One of the key goals of feminism has been equity. That is, a man or a woman with the same set of aptitudes and motivations should have an equal chance of succeeding. We can endorse this without reservation. However, this does not mean that men and women on average actually have the same motivations, so we should not necessarily expect equal sex representation across all sectors of society. A second goal of feminism has been to celebrate and validate women’s values, which are often different from those of men. It is surely more important to value the pro-social orientation many women […] possess, than it is to lament that they are not more like men.
Daniel Nettle, Personality: What Makes You the Way You Are, Oxford, 2007, pp. 181-182
Why would the amount you worry about disease be a significant predictor of the a mount you worry about social relationships? After all, you might have had a history of dependable and reliable relationships, but some unsettling brushes with disease. The answer must be that the menta mechanisms that underlie worrying about disease share brain circuitry with the mental mechanisms that underlie worrying about other things. Any variation in the responsiveness of those shared circuits will show up in all kinds of worrying, not just one kind. It’s a bit like a car. The handbrake and the footbrake do different jobs and have some separate components, but they also rely on the same hydraulic system. As a consequence, a loss of brake-fluid pressure will show up in reduced effectiveness in both brakes. The more two components draw on shared machinery, the greater the extent to which the performance of one will be a predictor of the performance of the other.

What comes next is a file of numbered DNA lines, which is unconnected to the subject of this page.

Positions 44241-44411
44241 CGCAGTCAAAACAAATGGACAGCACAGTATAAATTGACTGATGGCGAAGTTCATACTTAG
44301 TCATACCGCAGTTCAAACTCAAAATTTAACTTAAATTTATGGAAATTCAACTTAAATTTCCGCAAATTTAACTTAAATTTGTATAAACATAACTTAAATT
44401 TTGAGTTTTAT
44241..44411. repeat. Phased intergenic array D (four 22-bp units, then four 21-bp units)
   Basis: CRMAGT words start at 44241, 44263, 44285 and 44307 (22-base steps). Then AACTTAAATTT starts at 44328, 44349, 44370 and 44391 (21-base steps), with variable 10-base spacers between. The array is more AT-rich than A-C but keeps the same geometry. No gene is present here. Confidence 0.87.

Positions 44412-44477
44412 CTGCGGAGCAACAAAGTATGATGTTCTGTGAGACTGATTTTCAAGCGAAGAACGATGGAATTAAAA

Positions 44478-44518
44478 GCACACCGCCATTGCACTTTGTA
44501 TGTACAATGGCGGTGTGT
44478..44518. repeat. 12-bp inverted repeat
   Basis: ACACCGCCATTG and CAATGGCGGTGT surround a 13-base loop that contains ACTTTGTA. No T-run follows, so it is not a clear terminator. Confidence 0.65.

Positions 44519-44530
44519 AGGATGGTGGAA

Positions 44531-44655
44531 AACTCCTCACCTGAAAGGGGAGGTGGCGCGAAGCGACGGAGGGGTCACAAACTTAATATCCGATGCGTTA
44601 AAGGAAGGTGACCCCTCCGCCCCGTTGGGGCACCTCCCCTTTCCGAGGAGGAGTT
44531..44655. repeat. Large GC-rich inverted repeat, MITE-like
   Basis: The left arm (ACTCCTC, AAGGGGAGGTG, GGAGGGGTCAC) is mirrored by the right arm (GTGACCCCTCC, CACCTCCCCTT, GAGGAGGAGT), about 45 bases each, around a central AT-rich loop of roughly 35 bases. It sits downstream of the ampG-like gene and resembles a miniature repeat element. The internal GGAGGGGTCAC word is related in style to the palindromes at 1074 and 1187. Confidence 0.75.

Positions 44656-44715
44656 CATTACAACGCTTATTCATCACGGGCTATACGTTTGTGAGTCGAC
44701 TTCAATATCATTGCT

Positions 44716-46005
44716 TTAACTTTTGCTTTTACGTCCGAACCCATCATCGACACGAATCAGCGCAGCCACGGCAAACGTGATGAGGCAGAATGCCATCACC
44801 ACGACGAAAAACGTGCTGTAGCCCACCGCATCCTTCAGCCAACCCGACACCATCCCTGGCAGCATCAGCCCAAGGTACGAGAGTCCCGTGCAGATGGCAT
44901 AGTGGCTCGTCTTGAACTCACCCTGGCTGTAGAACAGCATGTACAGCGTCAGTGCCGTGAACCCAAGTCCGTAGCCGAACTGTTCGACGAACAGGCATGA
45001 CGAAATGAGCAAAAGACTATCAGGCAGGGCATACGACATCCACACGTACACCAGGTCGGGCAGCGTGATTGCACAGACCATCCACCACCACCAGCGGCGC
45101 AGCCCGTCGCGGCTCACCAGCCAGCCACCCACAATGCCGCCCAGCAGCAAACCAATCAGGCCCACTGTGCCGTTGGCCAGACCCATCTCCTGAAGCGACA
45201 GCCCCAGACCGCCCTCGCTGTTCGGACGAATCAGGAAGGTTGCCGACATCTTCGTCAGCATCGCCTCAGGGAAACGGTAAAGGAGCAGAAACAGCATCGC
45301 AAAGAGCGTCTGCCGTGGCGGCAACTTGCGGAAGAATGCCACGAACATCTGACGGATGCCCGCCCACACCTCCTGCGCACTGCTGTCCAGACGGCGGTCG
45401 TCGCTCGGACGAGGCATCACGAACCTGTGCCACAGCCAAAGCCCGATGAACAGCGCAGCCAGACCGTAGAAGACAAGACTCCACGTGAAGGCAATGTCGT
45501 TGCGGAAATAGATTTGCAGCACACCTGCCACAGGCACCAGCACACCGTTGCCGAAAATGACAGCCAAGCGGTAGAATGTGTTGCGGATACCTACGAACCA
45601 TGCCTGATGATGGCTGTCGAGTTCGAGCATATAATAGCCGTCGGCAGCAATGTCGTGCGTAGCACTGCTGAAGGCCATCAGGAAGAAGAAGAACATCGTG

Daniel Nettle, Personality: What Makes You the Way You Are, Oxford, 2007, pp. 50-51